The Power of Propaganda

1258 Words 6 Pages
Though it may come as a surprise, many of your opinions on matters originated by propaganda. Propaganda is a means to manipulate an audience in believing information they want their audience to believe. In an effort to bring about the awareness of propaganda, George Orwell in Politics and the English Language, Newman and Genevieve Birk in Selection, Slanting, and Charged Language, as well as D.W. Cross in Propaganda: How Not to Be Bamboozled, explain the various ways in which a targeted audience may succumb to language and logic manipulation. George Orwell was one of the most famous British writers of the twentieth century who wrote the best-selling books, 1984 and Animal Farm. Orwell believed that, “the way people use …show more content…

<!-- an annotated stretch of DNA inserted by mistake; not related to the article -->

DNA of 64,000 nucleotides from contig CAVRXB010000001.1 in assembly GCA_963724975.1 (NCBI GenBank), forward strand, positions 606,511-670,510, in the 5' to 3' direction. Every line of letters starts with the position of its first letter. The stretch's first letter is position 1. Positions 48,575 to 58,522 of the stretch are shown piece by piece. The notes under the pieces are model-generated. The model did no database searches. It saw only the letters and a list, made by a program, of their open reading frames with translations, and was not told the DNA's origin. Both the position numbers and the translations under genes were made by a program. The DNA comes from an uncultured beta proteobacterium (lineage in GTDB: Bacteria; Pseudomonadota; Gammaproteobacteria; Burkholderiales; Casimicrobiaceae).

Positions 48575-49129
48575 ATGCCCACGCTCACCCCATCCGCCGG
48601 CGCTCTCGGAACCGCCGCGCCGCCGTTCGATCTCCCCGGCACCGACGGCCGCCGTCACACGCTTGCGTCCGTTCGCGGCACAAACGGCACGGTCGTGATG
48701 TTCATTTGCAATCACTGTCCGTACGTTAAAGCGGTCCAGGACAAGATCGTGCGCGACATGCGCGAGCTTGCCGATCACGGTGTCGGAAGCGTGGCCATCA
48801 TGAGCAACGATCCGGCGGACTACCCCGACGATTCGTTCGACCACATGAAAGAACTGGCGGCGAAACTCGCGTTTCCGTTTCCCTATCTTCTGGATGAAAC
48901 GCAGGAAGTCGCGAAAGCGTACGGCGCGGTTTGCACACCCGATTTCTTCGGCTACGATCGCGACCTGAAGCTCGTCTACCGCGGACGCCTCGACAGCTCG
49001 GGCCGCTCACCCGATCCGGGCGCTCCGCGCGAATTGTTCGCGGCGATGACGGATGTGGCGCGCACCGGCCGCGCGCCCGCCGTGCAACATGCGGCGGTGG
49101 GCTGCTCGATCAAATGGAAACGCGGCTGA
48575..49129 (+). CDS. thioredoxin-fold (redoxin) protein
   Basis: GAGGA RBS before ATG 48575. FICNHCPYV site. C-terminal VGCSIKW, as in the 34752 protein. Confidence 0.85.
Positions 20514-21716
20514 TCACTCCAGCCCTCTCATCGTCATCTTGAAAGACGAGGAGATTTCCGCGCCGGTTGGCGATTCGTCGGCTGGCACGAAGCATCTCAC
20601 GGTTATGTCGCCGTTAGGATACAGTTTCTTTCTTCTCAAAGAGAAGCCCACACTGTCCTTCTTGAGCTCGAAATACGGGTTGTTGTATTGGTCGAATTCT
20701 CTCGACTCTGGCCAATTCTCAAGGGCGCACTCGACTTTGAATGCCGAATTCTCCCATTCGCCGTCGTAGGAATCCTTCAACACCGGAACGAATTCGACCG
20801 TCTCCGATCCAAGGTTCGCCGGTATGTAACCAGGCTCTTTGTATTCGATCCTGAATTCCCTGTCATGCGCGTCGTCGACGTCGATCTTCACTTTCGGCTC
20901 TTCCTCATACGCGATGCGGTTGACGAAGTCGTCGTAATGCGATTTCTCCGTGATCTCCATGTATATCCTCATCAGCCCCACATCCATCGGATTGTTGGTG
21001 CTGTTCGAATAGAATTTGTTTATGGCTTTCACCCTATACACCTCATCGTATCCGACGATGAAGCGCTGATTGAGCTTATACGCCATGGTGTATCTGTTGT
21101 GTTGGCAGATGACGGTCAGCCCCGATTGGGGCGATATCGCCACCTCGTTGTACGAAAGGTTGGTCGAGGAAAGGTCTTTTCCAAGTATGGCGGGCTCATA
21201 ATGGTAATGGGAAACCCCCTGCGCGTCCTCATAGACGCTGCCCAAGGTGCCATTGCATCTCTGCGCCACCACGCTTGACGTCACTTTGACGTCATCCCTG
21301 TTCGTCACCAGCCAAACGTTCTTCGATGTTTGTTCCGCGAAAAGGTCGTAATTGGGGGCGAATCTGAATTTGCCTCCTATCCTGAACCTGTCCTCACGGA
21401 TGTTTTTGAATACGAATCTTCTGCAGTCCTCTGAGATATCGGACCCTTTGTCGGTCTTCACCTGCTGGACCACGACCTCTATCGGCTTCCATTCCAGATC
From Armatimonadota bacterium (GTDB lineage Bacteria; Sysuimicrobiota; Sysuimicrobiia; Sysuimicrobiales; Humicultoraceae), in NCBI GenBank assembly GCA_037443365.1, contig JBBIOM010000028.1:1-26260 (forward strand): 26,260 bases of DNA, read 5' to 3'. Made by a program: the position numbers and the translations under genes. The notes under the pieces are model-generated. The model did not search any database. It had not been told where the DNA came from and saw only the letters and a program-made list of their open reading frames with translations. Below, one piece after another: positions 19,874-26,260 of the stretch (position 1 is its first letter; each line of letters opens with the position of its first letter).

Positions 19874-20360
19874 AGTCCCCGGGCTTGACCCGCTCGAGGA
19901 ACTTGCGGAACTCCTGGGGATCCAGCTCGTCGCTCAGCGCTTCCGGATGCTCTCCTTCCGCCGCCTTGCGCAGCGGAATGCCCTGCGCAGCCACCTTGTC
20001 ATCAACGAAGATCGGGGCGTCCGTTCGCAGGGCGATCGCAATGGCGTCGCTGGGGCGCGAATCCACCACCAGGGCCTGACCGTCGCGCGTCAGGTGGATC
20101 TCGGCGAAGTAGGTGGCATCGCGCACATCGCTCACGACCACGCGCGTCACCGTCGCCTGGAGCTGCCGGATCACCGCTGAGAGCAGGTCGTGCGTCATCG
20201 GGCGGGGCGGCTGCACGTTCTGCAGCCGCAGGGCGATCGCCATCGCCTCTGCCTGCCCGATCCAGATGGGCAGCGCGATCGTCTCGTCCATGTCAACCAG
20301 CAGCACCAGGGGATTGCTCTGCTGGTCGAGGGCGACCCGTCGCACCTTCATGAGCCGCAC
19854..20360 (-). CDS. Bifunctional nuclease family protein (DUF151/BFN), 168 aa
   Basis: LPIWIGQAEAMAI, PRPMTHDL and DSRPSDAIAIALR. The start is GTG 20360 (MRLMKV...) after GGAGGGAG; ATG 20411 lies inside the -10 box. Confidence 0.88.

Using dressy and foreign words is unnecessary and, “the result…, is an increase in slovenliness and vagueness” (Orwell 238). Instead of using foreign terms, it is best to use every day English terms. The last guideline, using meaningless words, tells us not to use words with no definite definition (Orwell 238). When meaningless words are used, there can be multiple interpretations of the meaning and these words are typically meant to deceive people (Orwell 239). Though Orwell’s intention was mainly for political leaders, everyday people make these errors. With knowledge of these errors, we can learn to fix our mistakes. Newman and Genevieve Birk are English professors who have published several books on English language. This passage in particular focuses on the slanted information that we receive in our everyday lives. In fact, much of the information we read and hear slant towards audiences having a specific response (Birk and Birk 224). What we take from that information is screened, slanted by selected facts, emphasis, charged words, and charged language. Before any information is interpreted into words, the principle of selection, also known as screening, occurs (Birk and Birk 224). Let us say that an individual experiences an event. Details that the person remembers become part of their knowledge and is then screened and summarized into
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